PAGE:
During communist rule in what was then Czechoslovakia, beverage companies promoted local (and affordable) alternatives to sodas associated with Western capitalism. Kofola was one such drink.
Flavored with a blend of herbal and fruit extracts, the dark, fizzy brew has a somewhat sweet-and-sour taste. Invented in 1960, Kofola dominated the market during the 1970s and ’80s. But 1989 brought significant upheaval to Czechoslovakia. The nonviolent Velvet Revolution led to the collapse of the communist regime. Four years later, Czechoslovakia would dissolve into two new countries: the Czech Republic (now Czechia) and Slovakia. Along with these political and geographic changes came the reappearance of Western brands. Soon, candy-sweet Coca-Cola and Pepsi edged out the uniquely flavored Kofola, which disappeared from stores.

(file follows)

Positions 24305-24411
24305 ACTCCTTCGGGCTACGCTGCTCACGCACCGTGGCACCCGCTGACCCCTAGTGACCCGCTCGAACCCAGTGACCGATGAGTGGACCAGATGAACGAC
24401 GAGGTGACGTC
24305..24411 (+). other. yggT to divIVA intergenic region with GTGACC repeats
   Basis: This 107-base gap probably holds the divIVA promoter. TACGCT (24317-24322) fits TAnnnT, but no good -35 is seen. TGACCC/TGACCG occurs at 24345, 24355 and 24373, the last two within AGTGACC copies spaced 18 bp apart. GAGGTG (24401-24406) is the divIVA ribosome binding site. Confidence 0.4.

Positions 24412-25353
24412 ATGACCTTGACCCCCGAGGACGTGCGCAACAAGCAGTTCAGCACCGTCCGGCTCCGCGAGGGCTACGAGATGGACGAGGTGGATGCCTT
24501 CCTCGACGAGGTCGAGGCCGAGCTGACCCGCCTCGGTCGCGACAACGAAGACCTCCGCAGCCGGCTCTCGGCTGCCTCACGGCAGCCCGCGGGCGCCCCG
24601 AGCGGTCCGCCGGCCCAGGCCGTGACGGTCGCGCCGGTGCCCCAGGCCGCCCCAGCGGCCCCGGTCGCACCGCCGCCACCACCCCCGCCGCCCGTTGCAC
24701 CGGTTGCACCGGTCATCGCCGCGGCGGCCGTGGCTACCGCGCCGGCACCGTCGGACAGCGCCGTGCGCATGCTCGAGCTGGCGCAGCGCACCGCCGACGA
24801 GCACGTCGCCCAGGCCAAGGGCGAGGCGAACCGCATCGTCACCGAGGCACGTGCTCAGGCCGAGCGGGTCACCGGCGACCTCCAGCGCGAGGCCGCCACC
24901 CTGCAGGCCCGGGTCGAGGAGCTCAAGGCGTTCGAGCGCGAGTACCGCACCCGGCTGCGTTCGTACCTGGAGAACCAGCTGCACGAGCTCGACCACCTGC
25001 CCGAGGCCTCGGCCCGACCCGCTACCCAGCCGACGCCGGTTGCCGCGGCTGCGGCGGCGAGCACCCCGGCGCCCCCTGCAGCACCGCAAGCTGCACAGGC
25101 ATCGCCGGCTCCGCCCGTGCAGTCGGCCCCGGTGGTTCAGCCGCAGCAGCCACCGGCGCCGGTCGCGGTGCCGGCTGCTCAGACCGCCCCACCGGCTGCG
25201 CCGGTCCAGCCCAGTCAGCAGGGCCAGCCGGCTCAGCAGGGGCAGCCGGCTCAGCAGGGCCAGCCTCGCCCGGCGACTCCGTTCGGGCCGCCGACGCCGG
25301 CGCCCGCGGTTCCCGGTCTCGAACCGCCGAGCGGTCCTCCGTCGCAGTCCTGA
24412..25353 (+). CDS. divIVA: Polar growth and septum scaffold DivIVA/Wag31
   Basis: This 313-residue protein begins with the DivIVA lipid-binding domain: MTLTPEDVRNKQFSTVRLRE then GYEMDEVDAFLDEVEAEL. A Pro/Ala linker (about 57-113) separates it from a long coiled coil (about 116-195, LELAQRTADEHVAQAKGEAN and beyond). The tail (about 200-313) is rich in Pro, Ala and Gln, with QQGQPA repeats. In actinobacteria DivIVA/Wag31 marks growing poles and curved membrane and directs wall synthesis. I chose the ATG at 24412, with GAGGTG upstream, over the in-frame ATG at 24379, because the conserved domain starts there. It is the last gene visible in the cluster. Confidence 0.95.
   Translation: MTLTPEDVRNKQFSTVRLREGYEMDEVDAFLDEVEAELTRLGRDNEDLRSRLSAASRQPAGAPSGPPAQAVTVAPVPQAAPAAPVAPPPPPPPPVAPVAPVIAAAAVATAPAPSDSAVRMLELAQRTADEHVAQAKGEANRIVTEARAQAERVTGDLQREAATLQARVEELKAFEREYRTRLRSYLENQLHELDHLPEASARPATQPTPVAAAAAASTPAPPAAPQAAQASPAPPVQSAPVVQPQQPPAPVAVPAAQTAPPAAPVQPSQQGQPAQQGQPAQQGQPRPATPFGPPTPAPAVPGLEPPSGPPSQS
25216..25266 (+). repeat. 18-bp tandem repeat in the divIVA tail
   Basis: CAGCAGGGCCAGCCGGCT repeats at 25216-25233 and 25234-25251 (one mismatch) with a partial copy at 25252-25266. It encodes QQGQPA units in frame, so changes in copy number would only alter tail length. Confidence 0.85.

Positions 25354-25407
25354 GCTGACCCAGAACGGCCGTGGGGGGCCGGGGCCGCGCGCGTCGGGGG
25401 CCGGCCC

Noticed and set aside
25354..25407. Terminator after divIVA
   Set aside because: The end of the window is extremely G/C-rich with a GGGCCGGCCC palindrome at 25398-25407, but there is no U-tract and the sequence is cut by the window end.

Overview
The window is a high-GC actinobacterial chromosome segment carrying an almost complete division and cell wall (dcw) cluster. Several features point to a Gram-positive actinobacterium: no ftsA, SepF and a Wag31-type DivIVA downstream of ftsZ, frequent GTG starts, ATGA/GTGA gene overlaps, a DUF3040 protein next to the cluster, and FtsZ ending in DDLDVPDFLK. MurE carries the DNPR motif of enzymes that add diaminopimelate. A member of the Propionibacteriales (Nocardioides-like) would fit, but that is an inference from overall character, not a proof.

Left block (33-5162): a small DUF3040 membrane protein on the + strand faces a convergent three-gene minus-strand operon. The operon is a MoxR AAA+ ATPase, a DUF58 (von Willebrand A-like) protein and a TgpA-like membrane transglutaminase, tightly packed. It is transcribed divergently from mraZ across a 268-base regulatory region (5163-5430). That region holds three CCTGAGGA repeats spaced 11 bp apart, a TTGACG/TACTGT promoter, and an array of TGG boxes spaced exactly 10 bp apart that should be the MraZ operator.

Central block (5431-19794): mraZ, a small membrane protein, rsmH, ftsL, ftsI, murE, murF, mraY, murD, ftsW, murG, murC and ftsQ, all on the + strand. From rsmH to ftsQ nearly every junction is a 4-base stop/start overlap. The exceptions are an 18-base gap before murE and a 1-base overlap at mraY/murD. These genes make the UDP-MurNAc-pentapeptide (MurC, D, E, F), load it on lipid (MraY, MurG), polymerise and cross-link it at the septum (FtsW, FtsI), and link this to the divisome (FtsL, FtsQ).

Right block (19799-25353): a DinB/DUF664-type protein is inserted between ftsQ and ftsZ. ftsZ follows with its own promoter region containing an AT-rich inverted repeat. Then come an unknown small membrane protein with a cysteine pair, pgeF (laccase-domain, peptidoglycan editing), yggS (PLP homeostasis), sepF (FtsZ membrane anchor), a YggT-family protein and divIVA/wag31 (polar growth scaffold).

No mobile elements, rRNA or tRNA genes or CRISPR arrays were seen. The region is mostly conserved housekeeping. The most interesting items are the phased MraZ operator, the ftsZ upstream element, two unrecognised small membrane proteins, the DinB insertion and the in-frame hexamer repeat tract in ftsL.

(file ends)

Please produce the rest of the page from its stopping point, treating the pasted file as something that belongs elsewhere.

But Kofola wasn’t finished. A Greek businessman bought the rights to the brand in the mid-1990s and launched a nostalgia-fueled campaign to revive interest in the forgotten soda. His efforts succeeded, and Kofola regained its crown as one of the most popular sodas in Czechia and Slovakia. In addition to the “original” recipe, it now also comes in flavors such as citrus, sugar-free, and sour cherry.
Where to Try It
Enjoy a kofola at this hip coffee shop, bar, and restaurant.
Vysehradsky Restaurant KandelabrShtetkova 1638/18 , Jsme na rohu v přízemí budovy Qubix, Prague, 140 00, Czech Republic
This restaurant serves Kofola along with a variety of other Czech specialties.